# Artificial Intelligence

G22.2560

Monday, 7:00-9:00.

Warren Weaver Hall room 202.

**Professor Ernest Davis**
### Reaching Me

- Email:
- phone: (212) 998-3123
- office: 329 Warren Weaver Hall

Office hours: Tuesday 10:00-12:00, Wednesday 4:00-5:00
### Textbook:

*Artificial Intelligence: A Modern Approach* by Stuart Russell and
Peter Norvig (3rd edition)
###
Prerequisites:

Fundamental algorithms.
###
Requirements:

Problem sets and small programming assignments (50%), Final exam (50%).
### Description:

There are many cognitive tasks that people can do easily and almost
unconsciously but that have proven extremely difficult to program on
a computer. Artificial intelligence is the problem of developing
computer systems that can carry out these tasks.
This course will cover problem solving,
automated reasoning, and machine learning.
### Course topics:

- Introduction
- Search
- Games playing
- Logic and inference
- Reasoning with Uncertainty
- Machine Learning

### Instructions for class email list

Link to
the class email web page and follow the instructions there for
subscribing.
### Problem Sets and Programming Assignments

Problem Set 1 Due Feb. 8

Solution set 1

Programming Assignment 1 Due Feb. 22

Problem Set 2 Due Mar. 1

Solution set 2

Programming Assignment 2 Due Mar. 22

Problem Set 3 Due Mar. 22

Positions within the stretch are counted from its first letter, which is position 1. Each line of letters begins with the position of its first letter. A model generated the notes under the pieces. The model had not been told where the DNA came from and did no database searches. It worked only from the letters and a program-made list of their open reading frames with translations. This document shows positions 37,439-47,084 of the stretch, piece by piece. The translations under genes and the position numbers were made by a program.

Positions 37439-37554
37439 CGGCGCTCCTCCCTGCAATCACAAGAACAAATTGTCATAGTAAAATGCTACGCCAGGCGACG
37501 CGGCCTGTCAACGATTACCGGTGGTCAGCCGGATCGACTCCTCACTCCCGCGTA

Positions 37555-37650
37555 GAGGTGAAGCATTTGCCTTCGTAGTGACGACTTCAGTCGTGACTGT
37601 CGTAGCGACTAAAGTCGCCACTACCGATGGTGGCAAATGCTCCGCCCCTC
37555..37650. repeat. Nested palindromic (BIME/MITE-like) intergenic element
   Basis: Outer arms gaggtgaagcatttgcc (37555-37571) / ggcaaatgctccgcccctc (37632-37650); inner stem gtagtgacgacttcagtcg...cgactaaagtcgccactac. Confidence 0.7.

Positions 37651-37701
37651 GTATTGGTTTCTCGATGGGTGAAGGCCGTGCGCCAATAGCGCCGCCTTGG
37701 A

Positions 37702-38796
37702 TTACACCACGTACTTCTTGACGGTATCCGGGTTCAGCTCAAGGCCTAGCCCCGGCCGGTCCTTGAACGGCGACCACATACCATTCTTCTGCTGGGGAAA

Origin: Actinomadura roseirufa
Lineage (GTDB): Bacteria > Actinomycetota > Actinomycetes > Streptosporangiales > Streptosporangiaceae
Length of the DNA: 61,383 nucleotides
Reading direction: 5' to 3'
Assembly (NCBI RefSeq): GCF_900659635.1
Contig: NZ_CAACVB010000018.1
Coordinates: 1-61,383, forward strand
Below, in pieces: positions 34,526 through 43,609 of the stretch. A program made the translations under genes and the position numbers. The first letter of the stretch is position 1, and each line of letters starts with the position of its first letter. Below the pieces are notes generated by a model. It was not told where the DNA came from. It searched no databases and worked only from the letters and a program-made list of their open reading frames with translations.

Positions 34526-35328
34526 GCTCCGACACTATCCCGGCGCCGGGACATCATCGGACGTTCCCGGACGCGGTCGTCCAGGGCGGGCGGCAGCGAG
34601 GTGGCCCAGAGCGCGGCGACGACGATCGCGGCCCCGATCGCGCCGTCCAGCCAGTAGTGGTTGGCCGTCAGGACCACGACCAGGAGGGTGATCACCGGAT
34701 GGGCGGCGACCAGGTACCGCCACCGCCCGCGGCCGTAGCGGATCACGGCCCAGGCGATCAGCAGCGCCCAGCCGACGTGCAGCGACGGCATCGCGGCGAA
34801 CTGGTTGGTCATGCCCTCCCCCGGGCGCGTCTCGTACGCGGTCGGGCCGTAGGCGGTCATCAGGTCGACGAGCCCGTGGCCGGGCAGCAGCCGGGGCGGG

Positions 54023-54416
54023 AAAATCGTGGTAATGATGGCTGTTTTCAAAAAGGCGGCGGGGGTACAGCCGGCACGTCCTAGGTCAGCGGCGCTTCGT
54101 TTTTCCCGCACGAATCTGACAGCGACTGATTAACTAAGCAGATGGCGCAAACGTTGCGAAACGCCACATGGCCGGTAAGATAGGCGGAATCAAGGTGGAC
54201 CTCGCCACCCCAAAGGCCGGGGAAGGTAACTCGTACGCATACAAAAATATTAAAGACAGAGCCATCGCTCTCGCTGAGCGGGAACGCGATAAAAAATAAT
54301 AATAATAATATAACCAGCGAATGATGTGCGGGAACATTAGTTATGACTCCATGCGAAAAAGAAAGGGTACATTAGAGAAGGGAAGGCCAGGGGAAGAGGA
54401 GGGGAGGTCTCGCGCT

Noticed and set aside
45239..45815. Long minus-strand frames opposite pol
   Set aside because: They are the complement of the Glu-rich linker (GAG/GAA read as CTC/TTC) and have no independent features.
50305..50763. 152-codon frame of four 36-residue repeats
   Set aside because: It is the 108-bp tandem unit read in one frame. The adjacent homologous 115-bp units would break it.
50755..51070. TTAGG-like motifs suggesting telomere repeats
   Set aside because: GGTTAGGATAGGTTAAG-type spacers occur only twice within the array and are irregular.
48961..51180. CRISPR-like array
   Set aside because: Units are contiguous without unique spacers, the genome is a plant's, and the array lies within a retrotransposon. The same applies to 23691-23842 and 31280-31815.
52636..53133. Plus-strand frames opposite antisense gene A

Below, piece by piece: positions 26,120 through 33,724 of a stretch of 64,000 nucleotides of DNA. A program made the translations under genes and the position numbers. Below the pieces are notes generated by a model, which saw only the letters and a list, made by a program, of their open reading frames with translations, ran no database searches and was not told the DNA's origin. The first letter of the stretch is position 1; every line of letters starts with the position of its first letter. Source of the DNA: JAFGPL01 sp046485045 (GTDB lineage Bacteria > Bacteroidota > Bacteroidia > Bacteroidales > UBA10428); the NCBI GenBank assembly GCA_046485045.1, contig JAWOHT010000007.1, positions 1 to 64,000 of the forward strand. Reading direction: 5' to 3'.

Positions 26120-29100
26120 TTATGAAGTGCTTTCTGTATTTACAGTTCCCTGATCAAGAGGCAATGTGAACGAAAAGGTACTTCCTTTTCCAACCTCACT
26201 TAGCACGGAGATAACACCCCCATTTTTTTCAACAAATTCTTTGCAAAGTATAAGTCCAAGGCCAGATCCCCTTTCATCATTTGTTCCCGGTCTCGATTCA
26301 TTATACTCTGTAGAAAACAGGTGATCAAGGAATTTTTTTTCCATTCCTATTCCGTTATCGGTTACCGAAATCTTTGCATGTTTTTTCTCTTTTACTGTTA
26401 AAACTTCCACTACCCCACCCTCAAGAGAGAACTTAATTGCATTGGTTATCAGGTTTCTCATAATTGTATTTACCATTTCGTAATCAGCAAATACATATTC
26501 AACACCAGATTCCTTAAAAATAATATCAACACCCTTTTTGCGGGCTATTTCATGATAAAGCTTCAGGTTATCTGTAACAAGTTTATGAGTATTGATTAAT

Solution set 3

Problem Set 4 Due Apr. 5

Solution set 4

Problem Set 5 Due Apr. 19

Programming Assignment 3 Due May 3

Solution set 5

### Handouts

Propositional Logic

Davis-Putnam algorithm

Davis-Putnam: example.

Predicate calculus

Guide to expressing facts in first-order logic

1R Algorithm

ID3 Algorithm

ID3 Example

Independent Evidence

Naive Bayes for Text

Linear Separators and Support Vector Machines

Entropy

Clustering
Algorithms

Minimum Description
Length Learning

### Late policy on assignments

Assignments are due at the beginning of class on the due date. I will
accept it up to one week late with a penalty of 1 point out of 10. It
may be submitted either in hard-copy (preferred) or by email to the TA
in plain-text, PDF, or Word.
### Cheating

You may discuss any of the assignments with your classmates (or anyone else)
but * all * work for * all * assignments must be *
entirely * your own. Any sharing or copying of assignments will be
considered cheating. By the rules of the Graduate School of Arts and Science,
I am required to report any incidents of cheating to the department.
Department policy is that the first incident of cheating will result in the
student getting a grade of F for the course.
The second incident, by GSAS rules, will result
in expulsion from the University.
### Final Exam

The final exam will be given on Monday May 10, 7:00-9:00, WWH 202.
Outline of Final Exam

Sample Final Exam

Sample Final Exam Solutions